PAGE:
Lewis Hamilton has insisted he will not put a limit on the longevity of his F1 career.
The seven-time champion has confirmed he is working on a new multi-year deal with Mercedes that would see Hamilton race into his 40s.
Team principal Toto Wolff suggested in an interview earlier this season that Hamilton had told the Austrian of his intent to drive on for five more years, but the Briton said ahead of the Mexico City Grand Prix: "I'm not putting a limit on it to be honest.
"I am planning to do a multi-year deal with my team. I really don't know what the next five years... we are still trying to work on that.
"There are a lot of great things that are being put in place, I just launched a production company this week, but I feel great in my body and mind so I think I want to continue, there is more stuff to achieve together.
"If Fernando [Alonso] leaves, maybe I will think about it twice because I will be the oldest driver then."
READ: Hamilton claims F1 is "stuck with me" as Mercedes contract talks confirmed
When suggested jokingly that Kimi Raikkonen could make a return, Hamilton replied: "We will have to pull some of the oldies back, I am sure Martin Brundle would come back."
Hamilton explains U-turn rhetoric
The desire to continue racing is a U-turn from comments made by Hamilton last decade that suggested he would retire long before he reached 40 years of age.
When asked what had changed his rhetoric, Hamilton replied: "It has been lingering around, this narrative about winding towards the end and I think it was really... I am sure for all of you in your careers and jobs you have to analyse what is next, where else do you want to go, where do you want to be, is there room for growth in that role?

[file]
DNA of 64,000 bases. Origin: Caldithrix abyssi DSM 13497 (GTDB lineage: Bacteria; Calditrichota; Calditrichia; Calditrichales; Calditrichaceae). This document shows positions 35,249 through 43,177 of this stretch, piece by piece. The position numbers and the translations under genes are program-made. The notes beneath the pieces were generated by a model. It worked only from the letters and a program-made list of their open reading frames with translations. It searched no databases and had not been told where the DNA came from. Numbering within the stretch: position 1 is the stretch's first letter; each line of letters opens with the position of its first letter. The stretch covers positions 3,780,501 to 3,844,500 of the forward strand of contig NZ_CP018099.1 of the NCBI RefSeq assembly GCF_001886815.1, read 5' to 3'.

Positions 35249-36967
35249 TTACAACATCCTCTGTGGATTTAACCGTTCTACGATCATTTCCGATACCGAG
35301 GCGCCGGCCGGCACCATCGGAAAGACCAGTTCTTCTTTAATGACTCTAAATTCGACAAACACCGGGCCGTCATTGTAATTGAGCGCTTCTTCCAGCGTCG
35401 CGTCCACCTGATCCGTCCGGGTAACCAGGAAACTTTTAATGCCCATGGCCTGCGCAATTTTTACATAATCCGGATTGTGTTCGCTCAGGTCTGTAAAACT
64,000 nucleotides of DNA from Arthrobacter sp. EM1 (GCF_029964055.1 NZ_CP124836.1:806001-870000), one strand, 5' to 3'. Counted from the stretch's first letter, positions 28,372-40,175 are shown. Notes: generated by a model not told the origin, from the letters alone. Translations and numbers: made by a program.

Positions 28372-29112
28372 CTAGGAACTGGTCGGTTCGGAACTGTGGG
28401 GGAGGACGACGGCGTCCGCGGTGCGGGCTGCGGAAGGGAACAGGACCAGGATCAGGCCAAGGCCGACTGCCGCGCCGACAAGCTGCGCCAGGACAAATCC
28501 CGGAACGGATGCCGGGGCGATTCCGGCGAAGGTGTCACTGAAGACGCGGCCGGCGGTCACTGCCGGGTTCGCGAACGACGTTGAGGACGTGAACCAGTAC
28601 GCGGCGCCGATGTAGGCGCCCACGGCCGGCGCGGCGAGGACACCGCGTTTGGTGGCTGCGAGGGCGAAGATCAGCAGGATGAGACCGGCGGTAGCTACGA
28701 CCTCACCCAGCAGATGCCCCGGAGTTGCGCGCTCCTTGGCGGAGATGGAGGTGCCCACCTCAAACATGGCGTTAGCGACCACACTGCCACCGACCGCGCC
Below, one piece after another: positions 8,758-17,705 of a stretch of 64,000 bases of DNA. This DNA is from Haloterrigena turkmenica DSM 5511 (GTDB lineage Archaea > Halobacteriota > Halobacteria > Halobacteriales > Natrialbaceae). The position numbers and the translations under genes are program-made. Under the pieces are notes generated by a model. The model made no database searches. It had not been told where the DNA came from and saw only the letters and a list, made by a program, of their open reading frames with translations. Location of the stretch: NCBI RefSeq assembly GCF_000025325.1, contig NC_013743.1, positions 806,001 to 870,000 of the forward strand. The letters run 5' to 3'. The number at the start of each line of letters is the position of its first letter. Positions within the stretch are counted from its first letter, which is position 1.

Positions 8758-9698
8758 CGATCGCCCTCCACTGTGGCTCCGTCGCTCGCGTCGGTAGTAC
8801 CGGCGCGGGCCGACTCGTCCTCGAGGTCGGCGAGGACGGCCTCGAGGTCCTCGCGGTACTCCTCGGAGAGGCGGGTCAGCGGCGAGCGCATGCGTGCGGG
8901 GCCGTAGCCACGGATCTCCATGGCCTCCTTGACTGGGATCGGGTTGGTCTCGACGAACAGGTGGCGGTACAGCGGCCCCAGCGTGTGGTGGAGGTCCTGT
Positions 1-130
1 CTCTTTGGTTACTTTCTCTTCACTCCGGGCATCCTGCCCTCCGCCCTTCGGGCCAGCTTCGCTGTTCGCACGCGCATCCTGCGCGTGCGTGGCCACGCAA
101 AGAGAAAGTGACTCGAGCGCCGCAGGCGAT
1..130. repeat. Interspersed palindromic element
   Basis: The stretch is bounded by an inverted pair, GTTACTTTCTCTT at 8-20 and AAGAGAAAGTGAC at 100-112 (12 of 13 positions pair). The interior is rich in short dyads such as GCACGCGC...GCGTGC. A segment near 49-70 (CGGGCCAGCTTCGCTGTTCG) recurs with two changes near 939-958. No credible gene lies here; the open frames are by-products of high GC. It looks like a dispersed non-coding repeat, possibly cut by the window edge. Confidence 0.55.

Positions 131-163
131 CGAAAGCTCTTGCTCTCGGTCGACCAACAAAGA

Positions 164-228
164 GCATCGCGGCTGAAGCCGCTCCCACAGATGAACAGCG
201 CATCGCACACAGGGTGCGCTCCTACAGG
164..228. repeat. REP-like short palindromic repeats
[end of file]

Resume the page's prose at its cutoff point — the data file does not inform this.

"That was perhaps something for me. Being a racing driver is a great thing but how am I going to grow beyond this?
"I think we have seen that, the work we are doing with Ignite and Mission 44 now, Toto has been an amazing leader and supporter in enabling me to do things.
"He has said in the past, Niki [Lauda] would say to him 'how do you let him do this?' And then they are all coming around to the idea that supporting and enabling people to be their best is better for everybody's interests.
"So I don't know. I am just in a happy place in my life, a lot more grounded. I get to spend a lot more time in the UK when I come to see the team, for example, my family come down.
"Just a better set-up all around and I feel like I can take the team to more championships."